Facebook is acquiring Oculus VR, the makers of the immersive virtual reality Oculus Rift headset, for about $2 billion. The deal includes $400 million in cash and 23.1 million shares of Facebook stock, plus the potential for $300 million of additional cash and stock. The deal is expected to close at the end of June.
The Rift, which has been in prototype and developer phases since 2012, is expected to have its commercial release at the end of this year or the beginning of 2015. Virtual reality technology is generally associated with immersive gaming, but independent developers and Oculus VR itself have been working on other possibilities in entertainment and media. And clearly Facebook sees potential for social interactions in virtual reality. “Oculus has the chance to create the most social platform ever, and change the way we work, play and communicate.” Mark Zuckerberg said in a press release.
Oculus will remain in its Irvine, Calif. headquarters and will continue to develop the Oculus Rift, at least for now. It will be interesting to see how Facebook integrates the product, since it has not evolved internally the way Morpheus, for example, seems like a logical next step into virtual reality for Sony’s development of the gaming platform PlayStation.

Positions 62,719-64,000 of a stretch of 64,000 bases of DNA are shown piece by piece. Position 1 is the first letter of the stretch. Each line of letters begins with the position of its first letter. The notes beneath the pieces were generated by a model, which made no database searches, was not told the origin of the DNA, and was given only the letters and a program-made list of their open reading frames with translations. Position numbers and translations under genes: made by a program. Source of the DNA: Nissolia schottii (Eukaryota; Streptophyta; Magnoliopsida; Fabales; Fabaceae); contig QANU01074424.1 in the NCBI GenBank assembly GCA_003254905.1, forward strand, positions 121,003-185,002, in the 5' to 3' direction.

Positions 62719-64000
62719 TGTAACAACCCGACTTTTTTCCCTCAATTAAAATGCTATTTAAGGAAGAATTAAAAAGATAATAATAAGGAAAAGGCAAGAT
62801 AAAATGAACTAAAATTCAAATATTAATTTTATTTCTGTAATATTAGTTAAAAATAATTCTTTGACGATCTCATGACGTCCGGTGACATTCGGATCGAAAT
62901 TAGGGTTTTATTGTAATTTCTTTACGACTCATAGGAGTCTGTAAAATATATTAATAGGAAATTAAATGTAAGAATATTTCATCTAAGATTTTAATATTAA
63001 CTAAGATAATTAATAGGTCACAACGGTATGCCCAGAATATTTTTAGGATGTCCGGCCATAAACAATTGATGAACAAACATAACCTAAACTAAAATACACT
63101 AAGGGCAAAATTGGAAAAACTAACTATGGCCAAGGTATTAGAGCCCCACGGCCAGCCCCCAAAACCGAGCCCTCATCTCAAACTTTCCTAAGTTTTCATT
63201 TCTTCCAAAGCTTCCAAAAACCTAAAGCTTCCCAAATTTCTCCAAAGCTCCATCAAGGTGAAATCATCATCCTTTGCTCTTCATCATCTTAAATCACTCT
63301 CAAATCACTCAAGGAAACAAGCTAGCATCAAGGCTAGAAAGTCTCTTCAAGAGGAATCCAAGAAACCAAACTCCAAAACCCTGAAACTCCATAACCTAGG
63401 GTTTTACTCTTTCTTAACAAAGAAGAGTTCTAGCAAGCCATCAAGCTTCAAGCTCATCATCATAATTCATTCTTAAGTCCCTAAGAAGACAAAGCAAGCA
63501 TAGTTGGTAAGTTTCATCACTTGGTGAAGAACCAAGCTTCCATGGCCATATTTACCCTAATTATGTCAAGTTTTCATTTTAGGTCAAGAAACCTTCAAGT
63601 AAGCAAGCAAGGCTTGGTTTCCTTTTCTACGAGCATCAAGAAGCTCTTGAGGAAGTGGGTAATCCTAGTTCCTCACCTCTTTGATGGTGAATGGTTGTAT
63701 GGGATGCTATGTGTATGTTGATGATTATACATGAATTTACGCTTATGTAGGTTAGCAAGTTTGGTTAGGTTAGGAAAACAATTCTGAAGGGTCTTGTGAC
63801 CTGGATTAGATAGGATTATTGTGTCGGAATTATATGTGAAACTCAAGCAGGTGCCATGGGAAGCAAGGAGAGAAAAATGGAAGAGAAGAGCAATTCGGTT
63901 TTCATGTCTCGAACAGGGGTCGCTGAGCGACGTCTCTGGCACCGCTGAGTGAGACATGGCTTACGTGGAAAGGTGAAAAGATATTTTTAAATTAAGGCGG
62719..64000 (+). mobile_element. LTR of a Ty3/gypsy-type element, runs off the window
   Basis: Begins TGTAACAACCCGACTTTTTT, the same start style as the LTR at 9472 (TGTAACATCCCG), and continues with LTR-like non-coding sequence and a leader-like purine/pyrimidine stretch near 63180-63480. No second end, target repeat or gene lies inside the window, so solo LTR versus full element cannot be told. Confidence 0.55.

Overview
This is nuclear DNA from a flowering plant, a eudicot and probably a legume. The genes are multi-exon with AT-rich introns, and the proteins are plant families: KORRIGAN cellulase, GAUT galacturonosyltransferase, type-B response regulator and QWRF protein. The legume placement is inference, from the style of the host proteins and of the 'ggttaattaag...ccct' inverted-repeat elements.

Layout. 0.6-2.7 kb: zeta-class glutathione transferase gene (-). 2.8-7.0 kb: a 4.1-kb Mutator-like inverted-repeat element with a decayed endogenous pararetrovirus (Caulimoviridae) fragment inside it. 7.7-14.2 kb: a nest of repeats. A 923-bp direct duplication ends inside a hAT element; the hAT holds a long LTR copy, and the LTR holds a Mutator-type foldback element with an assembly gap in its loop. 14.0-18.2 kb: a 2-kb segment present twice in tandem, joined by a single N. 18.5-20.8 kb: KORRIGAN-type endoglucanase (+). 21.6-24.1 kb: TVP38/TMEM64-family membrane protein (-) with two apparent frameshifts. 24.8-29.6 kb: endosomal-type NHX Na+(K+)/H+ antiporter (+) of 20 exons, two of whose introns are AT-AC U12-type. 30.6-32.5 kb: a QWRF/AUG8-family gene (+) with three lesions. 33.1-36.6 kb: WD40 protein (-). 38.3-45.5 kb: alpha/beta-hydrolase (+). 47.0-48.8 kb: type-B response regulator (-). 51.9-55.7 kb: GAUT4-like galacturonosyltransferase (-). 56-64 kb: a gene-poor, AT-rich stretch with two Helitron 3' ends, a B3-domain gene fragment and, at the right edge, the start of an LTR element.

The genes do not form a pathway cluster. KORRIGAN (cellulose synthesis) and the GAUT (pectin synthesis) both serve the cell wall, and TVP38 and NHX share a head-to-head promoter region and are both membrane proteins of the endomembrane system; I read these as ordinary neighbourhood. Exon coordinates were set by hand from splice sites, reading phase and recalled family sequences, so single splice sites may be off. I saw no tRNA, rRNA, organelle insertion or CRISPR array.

It may seem like Oculus VR doesn’t fit into any of Facebook’s existing products, but if you look at Facebook in terms of gaming—virtual reality’s biggest and most obvious strength right now—you can see where Facebook may be going with this. In its early years, the company relied on the social gaming platform Zynga for a lot of its revenue, and games like Farmville took off on Facebook. But gaming declined for Facebook as a moneymaker, and technology from Oculus could be a way to bring it back. And it could emerge even stronger if Facebook used the device as the portal to a world where a user’s Facebook account was the backbone of their gaming identity. Facebook could also gain a huge amount of valuable data on users’ gaming preferences, evolving tastes, and preferred modes of interaction within games to help the company sell ads and services. The network would be like a more powerful version of Apple’s Game Center.
The Oculus team wrote in a blog post that, “Facebook understands the potential for VR. Mark and his team share our vision for virtual reality’s potential to transform the way we learn, share, play, and communicate.” Oculus has a head start on basically everyone when it comes to virtual reality tech, so if nothing else, maybe Facebook is just buying it so no one else will. And at $2 billion it’s a total steal compared to WhatsApp. Those impulse items near the register are hard to resist.